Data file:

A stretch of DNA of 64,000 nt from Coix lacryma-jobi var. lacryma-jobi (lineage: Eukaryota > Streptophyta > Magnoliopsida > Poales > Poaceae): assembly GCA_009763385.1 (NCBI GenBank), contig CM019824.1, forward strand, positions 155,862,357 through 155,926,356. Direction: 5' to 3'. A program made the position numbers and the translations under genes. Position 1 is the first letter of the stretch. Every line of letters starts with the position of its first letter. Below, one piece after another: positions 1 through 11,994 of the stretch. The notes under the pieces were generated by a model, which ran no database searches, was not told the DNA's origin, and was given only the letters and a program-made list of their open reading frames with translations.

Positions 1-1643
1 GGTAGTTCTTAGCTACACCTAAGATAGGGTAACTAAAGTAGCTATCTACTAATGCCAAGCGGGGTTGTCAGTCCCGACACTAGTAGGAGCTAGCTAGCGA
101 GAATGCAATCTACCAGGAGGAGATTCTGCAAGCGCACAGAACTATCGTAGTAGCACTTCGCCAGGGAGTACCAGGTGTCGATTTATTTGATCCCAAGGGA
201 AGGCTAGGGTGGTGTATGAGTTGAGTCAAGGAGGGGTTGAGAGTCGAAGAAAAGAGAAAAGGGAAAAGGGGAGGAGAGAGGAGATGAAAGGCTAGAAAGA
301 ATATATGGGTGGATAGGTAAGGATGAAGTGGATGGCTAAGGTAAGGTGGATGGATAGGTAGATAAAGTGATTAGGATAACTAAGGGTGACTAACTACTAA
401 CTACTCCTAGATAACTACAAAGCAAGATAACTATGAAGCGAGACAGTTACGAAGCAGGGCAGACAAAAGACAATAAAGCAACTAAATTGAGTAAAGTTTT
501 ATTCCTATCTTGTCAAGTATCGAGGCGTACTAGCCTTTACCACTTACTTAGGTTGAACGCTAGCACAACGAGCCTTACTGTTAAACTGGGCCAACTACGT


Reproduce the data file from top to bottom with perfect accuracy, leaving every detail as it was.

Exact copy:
A stretch of DNA of 64,000 nt from Coix lacryma-jobi var. lacryma-jobi (lineage: Eukaryota > Streptophyta > Magnoliopsida > Poales > Poaceae): assembly GCA_009763385.1 (NCBI GenBank), contig CM019824.1, forward strand, positions 155,862,357 through 155,926,356. Direction: 5' to 3'. A program made the position numbers and the translations under genes. Position 1 is the first letter of the stretch. Every line of letters starts with the position of its first letter. Below, one piece after another: positions 1 through 11,994 of the stretch. The notes under the pieces were generated by a model, which ran no database searches, was not told the DNA's origin, and was given only the letters and a program-made list of their open reading frames with translations.

Positions 1-1643
1 GGTAGTTCTTAGCTACACCTAAGATAGGGTAACTAAAGTAGCTATCTACTAATGCCAAGCGGGGTTGTCAGTCCCGACACTAGTAGGAGCTAGCTAGCGA
101 GAATGCAATCTACCAGGAGGAGATTCTGCAAGCGCACAGAACTATCGTAGTAGCACTTCGCCAGGGAGTACCAGGTGTCGATTTATTTGATCCCAAGGGA
201 AGGCTAGGGTGGTGTATGAGTTGAGTCAAGGAGGGGTTGAGAGTCGAAGAAAAGAGAAAAGGGAAAAGGGGAGGAGAGAGGAGATGAAAGGCTAGAAAGA
301 ATATATGGGTGGATAGGTAAGGATGAAGTGGATGGCTAAGGTAAGGTGGATGGATAGGTAGATAAAGTGATTAGGATAACTAAGGGTGACTAACTACTAA
401 CTACTCCTAGATAACTACAAAGCAAGATAACTATGAAGCGAGACAGTTACGAAGCAGGGCAGACAAAAGACAATAAAGCAACTAAATTGAGTAAAGTTTT
501 ATTCCTATCTTGTCAAGTATCGAGGCGTACTAGCCTTTACCACTTACTTAGGTTGAACGCTAGCACAACGAGCCTTACTGTTAAACTGGGCCAACTACGT